Dogma Alert

Sunday, February 12, 2006

Conspiracy!; Conspiracy - Tales From at Home and Abroad

Press, The; Christchurch, New Zealand
By PHILP, Matt

In the internet age, conspiracy theories seem to be an accelerating phenomenon. MATT PHILP looks at the best-known, both at home and abroad.

On the afternoon of Saturday, November 23, 1963, United States Air Force Colonel L. Fletcher Prouty was passing through Christchurch on his way home from assignment in Antarctica when he picked up the Christchurch Star's "extra" edition devoted to the breaking story of the assassination of John F. Kennedy.

The coverage was electric, comprehensive -- way too comprehensive, in Prouty's mind, to be anything other than a CIA put- up job.

How, he asked, could a newspaper that hit the streets even before the alleged assassin, Lee Harvey Oswald, was arraigned carry so much background about the gunman unless the bio was written up in readiness before the shooting?

Prouty kept asking, even after his "impossible" timeline was explained away. That's Prouty you see immortalised as the twitchy military deepthroat "Mr X" in Oliver Stone's film, JFK, picking up his Star at Christchurch airport, and later exhaling frosty riddles on a park bench in Washington. And thus, this good city was assured of a place for ever in a dark corner of America's murkiest conspiracy theory.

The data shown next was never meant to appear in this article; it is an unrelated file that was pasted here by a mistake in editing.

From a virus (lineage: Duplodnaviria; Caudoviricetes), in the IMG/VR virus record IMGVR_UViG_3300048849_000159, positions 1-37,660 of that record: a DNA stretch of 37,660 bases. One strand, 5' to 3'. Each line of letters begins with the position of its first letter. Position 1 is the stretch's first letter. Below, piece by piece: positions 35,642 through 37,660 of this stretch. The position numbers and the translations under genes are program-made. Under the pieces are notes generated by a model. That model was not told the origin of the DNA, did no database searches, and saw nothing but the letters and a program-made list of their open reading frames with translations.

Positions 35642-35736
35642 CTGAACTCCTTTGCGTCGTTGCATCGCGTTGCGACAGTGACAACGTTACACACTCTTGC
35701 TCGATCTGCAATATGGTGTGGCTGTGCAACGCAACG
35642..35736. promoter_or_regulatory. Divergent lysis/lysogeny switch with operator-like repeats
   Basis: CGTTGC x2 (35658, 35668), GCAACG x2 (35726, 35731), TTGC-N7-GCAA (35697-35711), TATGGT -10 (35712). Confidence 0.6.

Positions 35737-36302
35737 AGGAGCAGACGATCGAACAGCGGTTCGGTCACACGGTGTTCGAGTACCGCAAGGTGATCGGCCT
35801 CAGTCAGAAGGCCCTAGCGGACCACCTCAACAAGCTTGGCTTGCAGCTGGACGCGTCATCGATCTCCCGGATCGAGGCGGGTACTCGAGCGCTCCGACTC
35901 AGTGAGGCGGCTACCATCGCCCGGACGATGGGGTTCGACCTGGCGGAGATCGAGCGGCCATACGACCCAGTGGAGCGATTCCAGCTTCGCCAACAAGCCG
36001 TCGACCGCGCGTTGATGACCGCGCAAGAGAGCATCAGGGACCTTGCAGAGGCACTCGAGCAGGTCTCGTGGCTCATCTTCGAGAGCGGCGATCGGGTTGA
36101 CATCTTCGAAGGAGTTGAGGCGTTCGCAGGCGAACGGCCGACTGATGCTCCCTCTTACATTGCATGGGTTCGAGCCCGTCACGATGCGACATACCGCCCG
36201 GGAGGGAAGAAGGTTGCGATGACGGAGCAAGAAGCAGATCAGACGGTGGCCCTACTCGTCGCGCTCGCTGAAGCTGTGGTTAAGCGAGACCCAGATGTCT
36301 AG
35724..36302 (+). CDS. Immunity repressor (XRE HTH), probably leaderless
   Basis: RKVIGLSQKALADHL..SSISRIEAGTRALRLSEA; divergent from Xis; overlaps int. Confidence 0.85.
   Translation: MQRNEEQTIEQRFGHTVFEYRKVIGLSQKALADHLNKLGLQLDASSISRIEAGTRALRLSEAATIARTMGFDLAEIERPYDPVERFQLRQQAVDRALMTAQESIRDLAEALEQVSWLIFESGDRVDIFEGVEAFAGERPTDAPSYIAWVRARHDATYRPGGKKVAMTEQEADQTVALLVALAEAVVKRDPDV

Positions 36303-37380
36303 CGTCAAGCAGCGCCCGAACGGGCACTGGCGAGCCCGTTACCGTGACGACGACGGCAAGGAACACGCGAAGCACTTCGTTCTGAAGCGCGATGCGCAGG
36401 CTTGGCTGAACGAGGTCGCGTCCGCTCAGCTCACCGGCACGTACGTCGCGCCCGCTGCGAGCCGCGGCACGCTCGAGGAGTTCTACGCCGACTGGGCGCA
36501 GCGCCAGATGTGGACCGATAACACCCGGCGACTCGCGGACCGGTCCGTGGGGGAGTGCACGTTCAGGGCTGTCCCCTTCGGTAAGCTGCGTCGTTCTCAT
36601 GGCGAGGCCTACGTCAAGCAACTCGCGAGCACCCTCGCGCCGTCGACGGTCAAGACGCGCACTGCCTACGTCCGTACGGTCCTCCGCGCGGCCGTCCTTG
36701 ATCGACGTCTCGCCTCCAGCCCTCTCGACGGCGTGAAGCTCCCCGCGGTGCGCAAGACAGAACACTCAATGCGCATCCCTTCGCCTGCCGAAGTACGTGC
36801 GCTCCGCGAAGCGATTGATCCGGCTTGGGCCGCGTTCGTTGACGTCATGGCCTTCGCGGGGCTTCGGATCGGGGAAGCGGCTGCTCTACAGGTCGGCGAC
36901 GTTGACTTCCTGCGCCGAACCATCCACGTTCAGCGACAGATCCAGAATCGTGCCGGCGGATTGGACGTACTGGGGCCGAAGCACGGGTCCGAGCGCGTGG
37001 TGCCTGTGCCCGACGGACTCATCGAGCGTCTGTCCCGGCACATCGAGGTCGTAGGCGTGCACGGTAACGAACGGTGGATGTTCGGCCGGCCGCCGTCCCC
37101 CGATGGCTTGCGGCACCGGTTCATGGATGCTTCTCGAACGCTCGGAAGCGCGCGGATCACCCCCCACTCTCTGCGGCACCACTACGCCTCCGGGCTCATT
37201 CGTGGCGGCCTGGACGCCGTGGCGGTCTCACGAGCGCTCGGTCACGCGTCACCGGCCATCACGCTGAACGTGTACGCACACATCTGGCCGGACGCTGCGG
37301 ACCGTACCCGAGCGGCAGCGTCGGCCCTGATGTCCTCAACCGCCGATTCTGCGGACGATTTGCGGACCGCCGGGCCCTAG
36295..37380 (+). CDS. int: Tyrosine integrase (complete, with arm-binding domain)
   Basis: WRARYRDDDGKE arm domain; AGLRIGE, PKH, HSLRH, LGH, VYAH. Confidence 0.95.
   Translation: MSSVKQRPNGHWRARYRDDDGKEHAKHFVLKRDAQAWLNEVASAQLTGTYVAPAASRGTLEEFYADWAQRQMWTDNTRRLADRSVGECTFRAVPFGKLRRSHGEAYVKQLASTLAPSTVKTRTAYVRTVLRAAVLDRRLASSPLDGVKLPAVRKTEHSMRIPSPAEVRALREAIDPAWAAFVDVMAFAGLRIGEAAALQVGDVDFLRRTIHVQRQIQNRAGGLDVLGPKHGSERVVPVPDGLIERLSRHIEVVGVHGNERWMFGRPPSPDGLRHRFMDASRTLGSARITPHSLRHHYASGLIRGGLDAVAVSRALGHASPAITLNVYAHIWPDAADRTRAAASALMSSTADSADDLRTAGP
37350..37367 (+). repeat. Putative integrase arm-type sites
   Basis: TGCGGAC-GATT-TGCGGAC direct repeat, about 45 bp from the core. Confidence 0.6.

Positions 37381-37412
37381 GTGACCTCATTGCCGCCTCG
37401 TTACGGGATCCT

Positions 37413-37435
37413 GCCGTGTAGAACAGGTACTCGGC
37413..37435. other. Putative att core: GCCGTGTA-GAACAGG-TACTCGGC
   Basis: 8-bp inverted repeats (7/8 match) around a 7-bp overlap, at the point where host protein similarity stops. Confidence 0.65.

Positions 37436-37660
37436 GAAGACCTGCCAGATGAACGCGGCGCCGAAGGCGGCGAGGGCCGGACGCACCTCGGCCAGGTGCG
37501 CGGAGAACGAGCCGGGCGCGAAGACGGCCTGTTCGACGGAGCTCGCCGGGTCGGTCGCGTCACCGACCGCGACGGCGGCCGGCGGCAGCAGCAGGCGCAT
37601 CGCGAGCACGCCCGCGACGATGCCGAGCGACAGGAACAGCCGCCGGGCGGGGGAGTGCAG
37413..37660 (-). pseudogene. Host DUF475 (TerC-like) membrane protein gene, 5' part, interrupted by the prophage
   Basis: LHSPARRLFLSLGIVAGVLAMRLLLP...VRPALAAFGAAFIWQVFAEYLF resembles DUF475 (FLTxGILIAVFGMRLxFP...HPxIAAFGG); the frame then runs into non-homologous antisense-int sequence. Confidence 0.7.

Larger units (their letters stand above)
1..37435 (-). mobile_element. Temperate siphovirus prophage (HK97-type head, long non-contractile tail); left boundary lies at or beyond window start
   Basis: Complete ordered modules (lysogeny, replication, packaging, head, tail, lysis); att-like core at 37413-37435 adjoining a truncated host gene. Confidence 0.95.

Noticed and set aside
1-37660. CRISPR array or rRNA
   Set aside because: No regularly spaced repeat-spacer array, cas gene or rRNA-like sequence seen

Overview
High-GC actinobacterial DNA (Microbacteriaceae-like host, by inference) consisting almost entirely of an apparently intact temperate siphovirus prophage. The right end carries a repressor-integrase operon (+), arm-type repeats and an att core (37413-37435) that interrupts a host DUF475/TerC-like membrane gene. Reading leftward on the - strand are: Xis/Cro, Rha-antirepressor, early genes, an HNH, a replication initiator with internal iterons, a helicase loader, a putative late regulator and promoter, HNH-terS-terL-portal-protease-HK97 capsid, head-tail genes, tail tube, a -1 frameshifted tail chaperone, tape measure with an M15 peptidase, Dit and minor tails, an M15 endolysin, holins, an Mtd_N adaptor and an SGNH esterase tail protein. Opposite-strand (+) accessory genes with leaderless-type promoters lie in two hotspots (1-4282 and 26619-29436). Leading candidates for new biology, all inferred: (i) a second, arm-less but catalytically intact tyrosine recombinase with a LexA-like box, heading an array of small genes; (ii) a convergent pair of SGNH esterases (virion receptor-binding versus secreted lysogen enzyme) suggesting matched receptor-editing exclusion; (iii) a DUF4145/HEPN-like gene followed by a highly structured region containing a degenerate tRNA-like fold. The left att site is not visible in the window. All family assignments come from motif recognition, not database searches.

Good for Prouty. As the authors of the newly published Rough Guide to Conspiracy Theories observe: "Entering the world of conspiracy theories can be as disorienting as underwater diving. But this is not the only danger: it's just as easy to be lured by their seductive intricacy."

The Rough Guide is a recitation of some of the most seductive intrigues of the past 3000 years, from the tomb of Tutankhamun to the alleged Roswell UFO crash and film footage to the idea that the Apollo Moon landing was faked.

The authors posit that in the internet age, conspiracy theories have become an accelerating global phenomenon. [...]

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